Summary of the Morrow’s Meditation

We will meditate tomorrow upon two visits to the tomb of Our Lord, as recounted in the gospel of the day, and made, the one by the holy women, the other by St Peter and St John. We will then make the resolution: first, to bring to the service of God the same fervour as the holy women did when they were seeking the risen Jesus; second, to animate ourselves to the practice of virtue by means of the good example set us by our neighbour. Our spiritual nosegay shall be the words of St Augustine: “What such and such persons have done, why should I not do?

Meditation for the Morning

Let us adore Jesus, who has risen gloriously from His tomb, allowing Himself to be sought for by the holy women and by the apostles St Peter and St John. He acts from love. He hides Himself from the soul in order that it may seek Him; that, in seeking Him, it may desire Him more and more, and that, in desiring Him more and more, it may increase in love and in merits. Oh, how good and amiable is Jesus in all His ways! Let us render Him our homage of adoration, praise, and love!

Visit of the holy women to the sepulchre

Early in the morning (John xx:1) of the Sabbath, before day had dawned, the holy women came to the sepulchre of the Saviour, and, finding the stone, which had closed the entrance to it, removed; they ran, filled with grief, to tell the apostles that the body had been taken away. The apostles took these accounts to be only dreams, and would believe nothing. It was an incredulity which entered marvellously into the designs of God; for it was thereby proved that the witnesses and the preachers of the resurrection did not belong to the number of those credulous minds who believe, without any proof, all that is said to them. They were not only seriously-minded men, who do not believe excepting after strict examination and upon good evidence, but they were also cautious men, who were disposed not to believe mere indifferent proofs, and to yield to nothing except on evidence that was perfectly clear. Now, this was precisely what was necessary, as much to decide the adhesion of the whole universe to the great fact of the resurrection, the basis of the whole of our belief, as to teach us to be neither too credulous nor too incredulous. To believe lightly, and without discernment, is to be imprudent and to be wanting in good sense; not to believe, because we are determined not to do so, without even being willing to examine whether solid reasons for believing exist, is an infidelity. Wisdom consists in keeping ourselves between the two extremes: to believe nothing lightly, that we may not be deceived; to lend ourselves willingly to the examination of reasons, with a disposition to believe whatever may be proved. Is this our manner of proceeding? Do we not turn sometimes into ridicule, before having made any examination, the simplicity of those who believe in certain extraordinary facts? Are we ourselves as reserved in our criticisms as we are in our praises? When we study a fact which seems to us strange, do we not do it with prejudice and a desire to find that it is false? Do we bring to this study candour and the love of truth?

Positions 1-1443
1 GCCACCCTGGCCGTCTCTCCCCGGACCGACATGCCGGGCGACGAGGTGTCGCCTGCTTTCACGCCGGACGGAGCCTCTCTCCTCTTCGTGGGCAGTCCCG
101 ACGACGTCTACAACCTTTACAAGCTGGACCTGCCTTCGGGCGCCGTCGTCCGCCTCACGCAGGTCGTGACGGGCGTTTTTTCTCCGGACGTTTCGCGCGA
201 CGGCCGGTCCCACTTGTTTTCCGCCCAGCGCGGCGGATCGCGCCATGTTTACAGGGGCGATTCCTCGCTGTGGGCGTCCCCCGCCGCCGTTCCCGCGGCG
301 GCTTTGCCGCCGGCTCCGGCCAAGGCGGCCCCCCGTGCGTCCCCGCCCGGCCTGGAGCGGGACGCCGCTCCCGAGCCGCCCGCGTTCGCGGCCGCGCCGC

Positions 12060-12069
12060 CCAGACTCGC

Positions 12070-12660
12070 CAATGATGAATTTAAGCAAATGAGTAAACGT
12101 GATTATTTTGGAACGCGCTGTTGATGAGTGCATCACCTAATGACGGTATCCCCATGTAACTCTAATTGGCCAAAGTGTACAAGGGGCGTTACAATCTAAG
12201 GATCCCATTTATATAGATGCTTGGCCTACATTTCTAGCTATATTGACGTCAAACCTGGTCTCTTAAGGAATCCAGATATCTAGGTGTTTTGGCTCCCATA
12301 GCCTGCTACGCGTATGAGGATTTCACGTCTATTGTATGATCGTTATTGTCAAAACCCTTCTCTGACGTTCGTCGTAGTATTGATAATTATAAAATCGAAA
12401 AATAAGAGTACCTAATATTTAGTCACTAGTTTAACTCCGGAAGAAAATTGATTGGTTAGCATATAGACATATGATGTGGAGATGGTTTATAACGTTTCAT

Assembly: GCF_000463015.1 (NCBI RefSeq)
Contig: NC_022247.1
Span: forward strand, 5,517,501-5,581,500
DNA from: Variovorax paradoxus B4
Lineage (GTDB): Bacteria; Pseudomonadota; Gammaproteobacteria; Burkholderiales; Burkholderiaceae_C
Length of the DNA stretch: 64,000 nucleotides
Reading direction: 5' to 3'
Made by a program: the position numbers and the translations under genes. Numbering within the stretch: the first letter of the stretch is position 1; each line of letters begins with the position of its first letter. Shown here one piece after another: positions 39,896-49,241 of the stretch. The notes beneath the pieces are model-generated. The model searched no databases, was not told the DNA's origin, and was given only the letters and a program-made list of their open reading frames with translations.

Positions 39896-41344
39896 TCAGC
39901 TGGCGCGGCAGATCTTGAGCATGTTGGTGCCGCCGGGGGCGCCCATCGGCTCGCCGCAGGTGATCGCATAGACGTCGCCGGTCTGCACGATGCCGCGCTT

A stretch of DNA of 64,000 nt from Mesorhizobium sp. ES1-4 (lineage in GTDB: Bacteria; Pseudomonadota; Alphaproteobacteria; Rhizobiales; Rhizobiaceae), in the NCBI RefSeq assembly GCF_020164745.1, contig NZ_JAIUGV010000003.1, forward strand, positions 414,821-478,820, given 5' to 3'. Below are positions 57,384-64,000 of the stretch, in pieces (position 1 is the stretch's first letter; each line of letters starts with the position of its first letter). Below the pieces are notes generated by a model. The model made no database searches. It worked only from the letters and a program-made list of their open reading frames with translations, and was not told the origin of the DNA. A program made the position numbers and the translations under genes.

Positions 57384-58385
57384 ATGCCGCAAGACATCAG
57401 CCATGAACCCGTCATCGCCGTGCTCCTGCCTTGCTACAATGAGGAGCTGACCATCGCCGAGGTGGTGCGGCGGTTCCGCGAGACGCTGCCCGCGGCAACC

The visit of St Peter and St John to the sepulchre

Less prompt than the other apostles to condemn the holy women, St Peter and St John set out for the sep- ulchre (John xx:3). They go there joyfully, because they see, in the absence of the body, the proof that He has risen, according as He had predicted. Faith and love seem to give them wings, and they run with great haste to the sepulchre. Marvellous effect of faith and love! He who believes and loves does everything joyfully; he runs, he flies; nothing stops him; he does not feel the difficulty; he knows nothing of the impossible. With his gaze fixed upon heaven, and with love in his heart, his courage knows no limit. Not only do St Peter and St John set out joyfully, but there is between them a holy emulation, which teaches us to rival one another as to who shall be the most fervent, the most humble, the most charitable. St John arrives the first, doubtless because he was younger, but he does not enter; he remains outside at the door, mortifying in this way his curiosity and, at the same time, yielding to St Peter the honour of being the first to enter, in order to honour in him the head of the apostolate, the doctor of the faith in whose footsteps all the flock must follow. Peter arrives, sees the linen cloths, with the shroud folded up in a place apart. John comes next; he sees like Peter, and both of them believe without hesitation, not like Mary Magdalene, that their Master had been taken away, but that Jesus had really risen, and therefore was truly God. What a beautiful lesson of mortification, humility, and faith in these holy apostles!

Resolutions and spiritual nosegay as above.


140 views0 comments

Recent Posts

See All


bottom of page